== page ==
The Hidden Area
This part of the Johari Window is opposite of the Blind Area. Basically, the person has something that is known to them but hidden from the group. (businessballs.com, 1995-2010). Like the previous window, these factors can be emotional, behaviors, abilities, etc. They are purposely kept hidden from others. Whether it is kept hidden due to secret plans or unscrupulous goals to a person thinking those skills are not relevant to the job at hand, this part of the model is something that needs attention. The way to do that is by creating an atmosphere at work that promotes openness. Leaders and managers are the key.
On that note, how does this apply to the Global Virtual Sales Team Concept? This will be discussed here shortly.
The Johari Window and the Global Virtual Sales Team Concept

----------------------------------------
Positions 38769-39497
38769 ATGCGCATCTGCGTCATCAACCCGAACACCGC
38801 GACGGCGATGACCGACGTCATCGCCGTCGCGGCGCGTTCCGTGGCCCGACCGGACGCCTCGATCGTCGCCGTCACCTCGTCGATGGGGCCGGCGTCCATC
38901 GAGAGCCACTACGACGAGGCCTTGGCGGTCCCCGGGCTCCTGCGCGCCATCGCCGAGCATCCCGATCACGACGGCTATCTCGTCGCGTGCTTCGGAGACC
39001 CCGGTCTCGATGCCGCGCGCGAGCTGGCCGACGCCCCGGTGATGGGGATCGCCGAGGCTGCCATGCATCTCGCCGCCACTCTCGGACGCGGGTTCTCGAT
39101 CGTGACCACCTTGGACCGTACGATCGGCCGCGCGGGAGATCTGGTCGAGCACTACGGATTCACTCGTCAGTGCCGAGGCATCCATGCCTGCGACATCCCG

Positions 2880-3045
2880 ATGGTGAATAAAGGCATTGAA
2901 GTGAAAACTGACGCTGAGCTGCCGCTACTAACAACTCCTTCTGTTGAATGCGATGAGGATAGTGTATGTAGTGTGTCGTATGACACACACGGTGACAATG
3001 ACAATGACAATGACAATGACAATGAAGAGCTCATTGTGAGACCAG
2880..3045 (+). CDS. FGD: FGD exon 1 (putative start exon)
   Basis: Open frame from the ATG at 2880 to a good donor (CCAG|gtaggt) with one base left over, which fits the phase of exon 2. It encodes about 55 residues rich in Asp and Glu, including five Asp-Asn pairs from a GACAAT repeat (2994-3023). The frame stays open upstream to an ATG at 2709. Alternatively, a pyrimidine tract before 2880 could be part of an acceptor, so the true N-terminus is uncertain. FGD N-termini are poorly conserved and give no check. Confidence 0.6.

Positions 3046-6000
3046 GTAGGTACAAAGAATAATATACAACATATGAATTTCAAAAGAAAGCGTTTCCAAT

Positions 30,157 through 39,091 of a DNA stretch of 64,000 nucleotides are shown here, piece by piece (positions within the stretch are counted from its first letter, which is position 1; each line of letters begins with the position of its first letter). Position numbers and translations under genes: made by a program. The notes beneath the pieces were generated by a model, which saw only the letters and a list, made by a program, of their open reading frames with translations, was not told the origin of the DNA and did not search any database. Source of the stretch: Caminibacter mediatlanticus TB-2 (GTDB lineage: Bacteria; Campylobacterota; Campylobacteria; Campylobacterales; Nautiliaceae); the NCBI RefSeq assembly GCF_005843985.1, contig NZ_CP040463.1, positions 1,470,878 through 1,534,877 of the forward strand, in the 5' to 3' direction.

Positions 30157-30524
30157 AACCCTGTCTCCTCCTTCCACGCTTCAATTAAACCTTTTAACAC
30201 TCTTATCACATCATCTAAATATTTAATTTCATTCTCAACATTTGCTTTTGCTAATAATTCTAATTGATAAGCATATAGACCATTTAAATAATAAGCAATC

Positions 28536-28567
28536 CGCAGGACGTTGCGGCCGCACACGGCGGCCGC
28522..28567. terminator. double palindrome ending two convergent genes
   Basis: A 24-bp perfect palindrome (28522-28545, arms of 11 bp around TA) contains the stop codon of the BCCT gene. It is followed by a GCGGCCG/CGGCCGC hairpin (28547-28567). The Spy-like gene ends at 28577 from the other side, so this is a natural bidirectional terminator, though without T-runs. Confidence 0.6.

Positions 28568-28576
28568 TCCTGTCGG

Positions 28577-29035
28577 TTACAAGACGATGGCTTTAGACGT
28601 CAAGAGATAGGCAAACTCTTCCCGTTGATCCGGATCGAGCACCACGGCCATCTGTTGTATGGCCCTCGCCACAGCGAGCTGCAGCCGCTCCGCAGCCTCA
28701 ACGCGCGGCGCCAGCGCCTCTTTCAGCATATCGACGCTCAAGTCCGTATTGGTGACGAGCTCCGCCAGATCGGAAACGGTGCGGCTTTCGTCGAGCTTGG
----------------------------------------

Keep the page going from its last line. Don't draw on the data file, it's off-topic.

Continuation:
As stated by in an e-book by Susan K. Gerken and Linda V. Berens called a Quick Guide to Interaction Styles and Working Remotely, “The Johari Window originally used for improving communication, is a useful map to help us understand some of the difficulties of working remotely”. Since the barrier of distance ceased to exist in the world of modern technology today, remote teams need the same hand of guidance from leaders and managers. From a remote site, people on a team are just as diverse as people in the immediate work site. To add more fuel to the fire, if the remote site is located in another country, this makes the job harder on leaders. Leaders must be able to empathize and see things from the remote employee’s eyes, even in the position of their background and host country’s culture. The Johari Window can make use of figuring out other diverse culture’s strength and weaknesses. It can also, help alleviate misunderstandings, promote feedback, and create an atmosphere of faith based on the Leader’s trust. More importantly, this will strengthen ties between two different people. When a person in power uses the model to study an individual and group’s strength and weakness, they will notice immediate results when they see how well they succeed or fail at the task given to them. Results will come from profits and recommendations of other companies that do business with the firm’s satellite branch in the host country. Nonetheless, it will be able to be measured. Thank you to instant global communication systems. On that note, the ability to use input from the team to strategize on entering international markets during virtual meetings is valuable. This in-turn promotes relationships among team members and leaders on a global scale. But, to this concept there are two major drawbacks. They are culture and international time differences between the main and remotes sites.